The Imperial Irrigation District (IID) has been providing water and energy services to inland Southern California for 110 years. A top user of Colorado River water and a top agricultural producer, it faces many of the same issues as other arid-region irrigation districts: drought, water supply, and infrastructure maintenance. However, it also must deal with the unique challenges related to the dropping water levels in the highly saline Salton Sea, including air pollution caused when wind stirs up the salty soil in the exposed lakebed, or playa. In this interview, IID General Manager Henry Martinez tells us about the district’s impressive services, the productive agriculture and large economy it supports, and how it is addressing the challenges of the Salton Sea.
Irrigation Leader: Please tell our readers about your background and how you came to be in your current position.
Henry Martinez: I have been in the utility business for over 45 years. I have worked for large public and private utilities in both the water and energy departments. I came to IID a little over 3 years ago as an energy manager. At the time I arrived, the idea was that I would run the energy department as part of the district’s services for customers. I became the general manager of IID when my boss Kevin Kelley retired. I will have been general manager for 3 years at the end of 2021.
Irrigation Leader: Please tell us about IID’s history and current services.
Henry Martinez: The district celebrated 110 years of existence on July 25, 2021. It was formed to provide water services for Imperial County. Later, we became a public power provider, extending energy services into the eastern Coachella Valley and into the Riverside County area. We don’t provide water services in the Coachella Valley, since it has its own district, but we provide energy. We provide electricity to 155,000 electric meters and irrigate about half a million acres of crops, serving upward of 5,200 farm accounts.
Irrigation Leader: What are the top crops in your area?
Henry Martinez: Grass and hay are among the highest ones, but we have a whole list of crops, including large field crops, such as alfalfa, Bermuda grass, kleingrass, Sudan grass, sugar beets, and wheat; and garden crops, such as broccoli, carrots, lemons, lettuce, mixed citrus, mixed vegetables, onions, spinach, sweet corn, and plenty more.
Irrigation Leader: What are the district’s top issues today?
Henry Martinez: Our only source of water is the Colorado River, and we have contracts with the federal government to receive water from it. We have one of the oldest and most senior rights on the Colorado. As you’ve been reading over the last 20 years, there has been a continuous drought in the Colorado basin, leading the storage in Lake Mead and Lake Powell to decline. At this point, we’re looking at how the hydrology will develop in the future and asking what effects it will have on our water supply and our water transfers to San Diego and the Coachella Valley. Discussions are occurring with the rightsholders on the Colorado River and the Bureau of Reclamation about the long-term forecast and what decisions we may have to make over the next couple of years if the shortage continues. Our senior rights give us a good amount of security, but water rights can only get us so far if there’s no water available, which is our greater concern. This makes us cognizant of water use and has led us to make major efforts to conserve water in the irrigation arena. We incentivize farmers to use water more efficiently for their crops by compensating them for the water that is conserved.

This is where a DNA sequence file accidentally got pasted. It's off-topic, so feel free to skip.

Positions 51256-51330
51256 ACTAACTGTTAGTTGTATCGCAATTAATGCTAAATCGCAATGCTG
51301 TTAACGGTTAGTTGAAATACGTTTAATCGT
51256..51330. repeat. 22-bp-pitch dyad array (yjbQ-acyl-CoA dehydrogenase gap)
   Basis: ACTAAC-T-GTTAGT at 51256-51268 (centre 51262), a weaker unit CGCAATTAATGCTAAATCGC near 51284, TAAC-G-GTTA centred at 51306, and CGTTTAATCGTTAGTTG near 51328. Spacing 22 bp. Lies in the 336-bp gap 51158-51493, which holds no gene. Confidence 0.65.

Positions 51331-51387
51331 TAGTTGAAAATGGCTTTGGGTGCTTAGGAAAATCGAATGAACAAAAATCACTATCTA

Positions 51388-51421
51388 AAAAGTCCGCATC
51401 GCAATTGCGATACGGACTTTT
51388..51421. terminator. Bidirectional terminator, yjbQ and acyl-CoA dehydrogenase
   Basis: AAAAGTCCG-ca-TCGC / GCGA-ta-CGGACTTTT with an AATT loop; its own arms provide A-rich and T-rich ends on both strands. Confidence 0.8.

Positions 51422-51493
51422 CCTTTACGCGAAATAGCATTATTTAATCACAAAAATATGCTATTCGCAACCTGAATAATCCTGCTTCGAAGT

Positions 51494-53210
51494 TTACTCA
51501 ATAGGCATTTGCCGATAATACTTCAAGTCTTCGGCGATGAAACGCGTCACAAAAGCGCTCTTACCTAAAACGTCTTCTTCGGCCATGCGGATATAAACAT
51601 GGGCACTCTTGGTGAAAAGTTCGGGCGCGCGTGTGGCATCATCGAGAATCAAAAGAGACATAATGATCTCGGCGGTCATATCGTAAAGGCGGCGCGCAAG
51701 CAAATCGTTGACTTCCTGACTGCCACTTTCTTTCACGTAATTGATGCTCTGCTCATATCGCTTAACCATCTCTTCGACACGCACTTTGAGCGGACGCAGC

Another issue is the Salton Sea. The Salton Sea has been affected by the drought and by changes in water use and conservation. Irrigation has accelerated the decline of the water level in the Salton Sea, which is already declining due to evaporation. The rate of evaporation now exceeds inflows. That results in greater exposure of the playa surrounding the Salton Sea, particularly in its southern part. Soil that was formerly covered with water is now exposed to the open air, and coupled with our wind conditions, we end up with air quality concerns. Further, the sea itself is highly saline, which raises questions about whether it is sustainable for wildlife habitat and fisheries.
On the energy side, one issue is that our 99‑year agreement to serve the Coachella Valley expires in 2033. When the contract ends, it opens the door for other energy providers to step in. There have also been proposals in the California Legislature for representatives from the Coachella Valley to be added to IID’s board. That has become a major concern for us. We’re currently following a bill that was introduced by Assembly Member Chad Mayes, who represents a portion of Coachella Valley in the Palm Springs area, that proposes adding one additional ex officio member to our board. Also, the bill includes a provision for an analysis of how best to secure the future of energy service in the Coachella Valley after the current contract ends.